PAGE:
Jobs are hard. This is a fact (and maybe 40% self-indulgent grouse).
Even if you like your job, there are times you spend your workday staring longingly at alcohol bottles. The drinking kind, not the sanitising kind. Maybe sometimes the sanitising kind.
However, your main career tapau should be: What did I learn from my time here? How has this changed my career? Has it shaped the person I have become?
Today, I’ll be answering those questions with
twenty-seven lessons I’ve learnt from being a copywriter at C27.
1. Your work is everywhere, but very rarely noticed.
Unless you’re IKEA. Damn this was a brilliant ad.
Before everyone throws daggers at me, just let me explain.
Here’s what people think we do: make the sentence pretty pretty, can you check this one line, edit this other line, give you visual copy from time to time.
Here’s what we really do: conceptualise content (and strategise/research them, if you’re us), come up with campaign names and big ideas and little ideas to support the big ideas, write everything from scripts to display ads (yeah someone has to write that teensy text on your unskippable ad) to storyboards to Instagram captions that nobody bothers reading. Oh, and write copy for every. slide. in. the. presentation.
2. When your work is noticed, it’s mostly because people are making suggestions about how to change the copy.
Which is nice…in intention.
Except now you feel like that stand-up comic who has been told that they’re not funny, despite the fact that their entire job banks on them being funny.
It’s a tricky line to navigate. But you sometimes have to suck it up and remember that
murder is illegal your team is really just trying to help you the best that they can.
3. You spend most of your time staring at Docs, decks, and…Google.
SFW kink – My topmost Google search of 2020-2021 was “[insert name of display ad here] character limits”. How am I supposed to remember your ad has a 40-character restriction? I can’t even remember my own damn breakfast.
For real, the research will take you longer than writing the entire copy. Especially if you get a latitude of mini-briefs and you have to cross-reference 6666 tabs until you go blind.
Then, you have to write the copy, with possibly 10 minutes left considering you just spent your entire morning looking for character limits on a hundred new ads you didn’t know existed. Fun. Times.
If you’ve made it this far, congratulations – have a few quick cheat sheets for the aforementioned ads.
4. Sometimes, you’ve got to let go of the grammar.
I can feel my stomach knotting itself into ketupat just writing this. Is this what Art Directors feel like when you get asked to make logos bigger or send working files to you via pdf? Or how Strats/Suits feel like when clients tell you Target Audience: Mass and asap? God above.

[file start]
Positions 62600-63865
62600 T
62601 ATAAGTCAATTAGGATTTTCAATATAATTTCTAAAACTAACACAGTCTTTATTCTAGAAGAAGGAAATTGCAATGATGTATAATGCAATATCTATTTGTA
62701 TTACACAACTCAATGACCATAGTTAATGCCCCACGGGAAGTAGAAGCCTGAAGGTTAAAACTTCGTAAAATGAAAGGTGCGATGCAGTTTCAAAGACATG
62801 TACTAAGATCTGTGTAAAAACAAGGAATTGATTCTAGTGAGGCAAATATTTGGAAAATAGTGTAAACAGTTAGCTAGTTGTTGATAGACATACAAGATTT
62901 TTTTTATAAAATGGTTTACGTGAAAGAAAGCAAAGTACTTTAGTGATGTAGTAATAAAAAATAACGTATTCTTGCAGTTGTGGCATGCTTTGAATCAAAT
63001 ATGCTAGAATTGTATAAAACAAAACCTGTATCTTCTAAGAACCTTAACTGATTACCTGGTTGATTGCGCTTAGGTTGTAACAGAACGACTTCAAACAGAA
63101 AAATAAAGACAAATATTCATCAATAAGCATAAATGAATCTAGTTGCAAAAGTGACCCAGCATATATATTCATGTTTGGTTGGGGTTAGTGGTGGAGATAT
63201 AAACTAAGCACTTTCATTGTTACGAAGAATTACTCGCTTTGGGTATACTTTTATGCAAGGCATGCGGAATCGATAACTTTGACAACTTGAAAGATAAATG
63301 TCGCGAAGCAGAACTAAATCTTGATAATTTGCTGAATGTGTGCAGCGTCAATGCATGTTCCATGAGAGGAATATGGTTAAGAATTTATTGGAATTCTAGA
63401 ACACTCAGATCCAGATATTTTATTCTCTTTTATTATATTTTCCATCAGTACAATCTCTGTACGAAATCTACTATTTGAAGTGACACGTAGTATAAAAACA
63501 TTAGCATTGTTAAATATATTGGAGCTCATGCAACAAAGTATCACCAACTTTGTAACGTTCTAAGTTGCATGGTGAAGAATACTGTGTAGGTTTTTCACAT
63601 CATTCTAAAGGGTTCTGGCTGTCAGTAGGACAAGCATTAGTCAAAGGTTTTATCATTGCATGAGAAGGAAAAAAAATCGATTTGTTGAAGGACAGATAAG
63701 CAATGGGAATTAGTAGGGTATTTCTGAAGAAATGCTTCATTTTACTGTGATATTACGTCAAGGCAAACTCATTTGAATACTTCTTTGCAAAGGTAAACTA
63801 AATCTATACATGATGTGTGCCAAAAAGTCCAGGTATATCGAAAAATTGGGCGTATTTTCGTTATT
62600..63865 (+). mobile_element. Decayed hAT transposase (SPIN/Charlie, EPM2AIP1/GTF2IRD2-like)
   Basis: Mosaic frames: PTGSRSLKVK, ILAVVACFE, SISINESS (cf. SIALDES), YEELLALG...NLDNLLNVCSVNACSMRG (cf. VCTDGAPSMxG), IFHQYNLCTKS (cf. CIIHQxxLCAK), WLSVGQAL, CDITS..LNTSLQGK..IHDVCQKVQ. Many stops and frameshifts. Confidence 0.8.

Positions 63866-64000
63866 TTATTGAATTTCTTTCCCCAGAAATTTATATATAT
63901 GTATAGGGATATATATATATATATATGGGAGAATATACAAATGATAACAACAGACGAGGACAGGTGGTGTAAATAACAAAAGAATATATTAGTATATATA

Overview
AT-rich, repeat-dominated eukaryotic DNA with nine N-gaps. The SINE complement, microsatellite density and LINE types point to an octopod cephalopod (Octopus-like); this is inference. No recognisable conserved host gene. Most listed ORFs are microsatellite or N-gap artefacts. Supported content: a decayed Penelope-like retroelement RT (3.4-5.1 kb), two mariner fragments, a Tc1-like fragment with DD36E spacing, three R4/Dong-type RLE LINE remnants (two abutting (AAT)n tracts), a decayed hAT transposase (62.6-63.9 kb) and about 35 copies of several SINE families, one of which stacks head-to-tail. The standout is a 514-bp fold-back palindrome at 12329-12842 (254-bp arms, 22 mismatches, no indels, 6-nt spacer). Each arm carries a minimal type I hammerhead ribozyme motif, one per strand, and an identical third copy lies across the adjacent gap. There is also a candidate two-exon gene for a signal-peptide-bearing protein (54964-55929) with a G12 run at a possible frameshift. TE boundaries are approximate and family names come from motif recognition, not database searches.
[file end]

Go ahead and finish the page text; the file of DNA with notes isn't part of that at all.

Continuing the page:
5. No, you cannot compose comprehensible copy while playing wordplay wizard.
Did you understand what I just wrote? Good. Me neither.
I’m an alliteration aficionado, but clever doesn’t always mix with ‘understandable’. Once in a Toto-ticketverse, you seize the golden opportunity where one line magically clicks into place for you, the team, the clients, and the target audience.
(Source: Dave Dye | Copy by: Tom McElligott)
However, more often than not, you’re stringing basic words together to audience-proof, client-proof, whoever-proof it. Because the only thing worse than not coming up with clever copy is watching it slowly get desecrated by feedback.
6. Despite everything, it’s an amazing job to have.
Before C27, I wasn’t a copywriter. Hell, I didn’t even understand what it really meant. I thought I just had to write some witty fabulous magical words, make sentences sound nicer, and maybe tweak some lines here and there.
There are ironically no words to describe how wrong I was. But good lord, if I didn’t have an amazing time learning everything in the process.
It’s been easy to track, considering my starting point was published. (Is it really a self-plug, if the self-plug leads back to this blog?)
(Spoiler Alert: I got it in the end.)
7. Because when you have a solid team, you can make magic happen.
Working with the greats is simultaneously one of the most humbling yet confidence-boosting things you can do. Combined, their talent and tenacity is insurmountable – and has, and will always, inspire me and the way I work.
And through the bizarre typos, absurd feedback, and ridiculous deadlines, knowing they have my back is the thing that has made me who I am today.
11/10 would recommend them to anyone. Anywhere. Anytime.
See for yourself.
PS: Appreciate your copywriters. Just like milk, you seriously do not know how much you need them until they’re gone.